At one point I participated in the mandatory open world video game activity of “racing around the map in a short amount of time.” But unlike most open world games that don’t let police chase you during these side activities, American Fugitive does. I was about to get a fast completion time, slammed through a fence and someone called the cops on me for dangerous driving. Suddenly my race became a high-speed pursuit.

After playing games like GTA and Saint’s Row for years, American Fugitive feels very different. Having to worry about traffic laws, keeping my guns hidden, etc. made nearly every mission and moment a bit more exciting.

Sadly, American Fugitive feels unfinished and cheap in some spots. This is a smaller game from a smaller studio, so I understand there are limits. But I really wish the game ran better. On my PS4 Pro I found the framerate to be all over the place and ran into some audio bugs. The menus and cutscenes also feel like the fell out of a mobile game from a few years ago. Camera controls are also messy and I would love to see a patch to improve them.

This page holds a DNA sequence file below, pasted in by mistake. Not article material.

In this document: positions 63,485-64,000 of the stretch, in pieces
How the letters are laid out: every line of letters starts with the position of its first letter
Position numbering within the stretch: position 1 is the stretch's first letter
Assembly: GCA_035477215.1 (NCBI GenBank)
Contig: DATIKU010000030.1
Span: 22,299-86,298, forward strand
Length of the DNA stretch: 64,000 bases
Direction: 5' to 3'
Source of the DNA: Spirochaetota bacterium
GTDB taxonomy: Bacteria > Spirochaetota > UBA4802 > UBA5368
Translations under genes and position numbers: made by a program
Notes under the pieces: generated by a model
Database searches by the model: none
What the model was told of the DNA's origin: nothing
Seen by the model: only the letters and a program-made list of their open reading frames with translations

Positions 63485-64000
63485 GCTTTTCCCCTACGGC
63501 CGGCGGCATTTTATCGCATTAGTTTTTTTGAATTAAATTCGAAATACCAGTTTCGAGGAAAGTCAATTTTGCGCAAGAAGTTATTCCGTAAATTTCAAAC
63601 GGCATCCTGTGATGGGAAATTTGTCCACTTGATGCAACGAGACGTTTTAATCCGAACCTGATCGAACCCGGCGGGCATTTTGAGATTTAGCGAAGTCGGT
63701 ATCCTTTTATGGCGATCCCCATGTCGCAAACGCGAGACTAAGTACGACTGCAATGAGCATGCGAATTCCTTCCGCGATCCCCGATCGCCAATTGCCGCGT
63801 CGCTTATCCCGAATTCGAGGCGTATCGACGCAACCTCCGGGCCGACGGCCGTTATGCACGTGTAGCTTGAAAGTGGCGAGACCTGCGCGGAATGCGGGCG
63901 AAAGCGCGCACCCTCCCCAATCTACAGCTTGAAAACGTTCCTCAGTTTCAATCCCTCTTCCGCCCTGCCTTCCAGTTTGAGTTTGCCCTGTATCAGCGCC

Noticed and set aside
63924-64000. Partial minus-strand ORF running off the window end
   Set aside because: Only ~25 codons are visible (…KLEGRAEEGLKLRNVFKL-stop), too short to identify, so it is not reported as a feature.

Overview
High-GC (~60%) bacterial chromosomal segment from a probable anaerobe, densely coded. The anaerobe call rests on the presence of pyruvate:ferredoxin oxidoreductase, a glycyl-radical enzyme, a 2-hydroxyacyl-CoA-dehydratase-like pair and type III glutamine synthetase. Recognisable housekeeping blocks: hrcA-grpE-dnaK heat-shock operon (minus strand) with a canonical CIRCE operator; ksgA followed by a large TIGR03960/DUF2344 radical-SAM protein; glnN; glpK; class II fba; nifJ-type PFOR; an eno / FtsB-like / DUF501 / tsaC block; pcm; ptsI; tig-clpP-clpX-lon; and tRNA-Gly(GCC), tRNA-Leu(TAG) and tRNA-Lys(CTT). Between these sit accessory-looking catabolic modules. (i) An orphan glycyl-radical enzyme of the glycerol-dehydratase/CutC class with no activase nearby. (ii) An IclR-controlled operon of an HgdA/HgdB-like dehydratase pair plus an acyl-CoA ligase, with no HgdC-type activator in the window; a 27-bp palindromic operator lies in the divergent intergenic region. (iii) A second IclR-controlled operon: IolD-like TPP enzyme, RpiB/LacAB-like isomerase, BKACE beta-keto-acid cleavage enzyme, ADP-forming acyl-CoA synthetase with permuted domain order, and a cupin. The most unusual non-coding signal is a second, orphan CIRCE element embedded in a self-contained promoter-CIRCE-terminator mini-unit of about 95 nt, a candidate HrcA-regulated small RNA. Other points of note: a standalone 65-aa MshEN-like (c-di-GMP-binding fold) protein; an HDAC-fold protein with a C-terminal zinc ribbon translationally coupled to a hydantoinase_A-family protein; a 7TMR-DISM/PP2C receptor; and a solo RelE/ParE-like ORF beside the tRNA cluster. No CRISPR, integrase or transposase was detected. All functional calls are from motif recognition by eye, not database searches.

But I still enjoy playing American Fugitive. I like an open world crime game that actually makes committing crimes feel exciting and even like a small puzzle. Should I cut this corner and risk getting cops called on me? Should
I use guns in this mission and get police sent to my location? These are questions I never really asked myself while playing GTA and I like having to worry about these smaller details of committing crimes.

I just wish the game had more interesting missions, felt a bit more finished and had better performance on consoles.

Source: Kotaku.com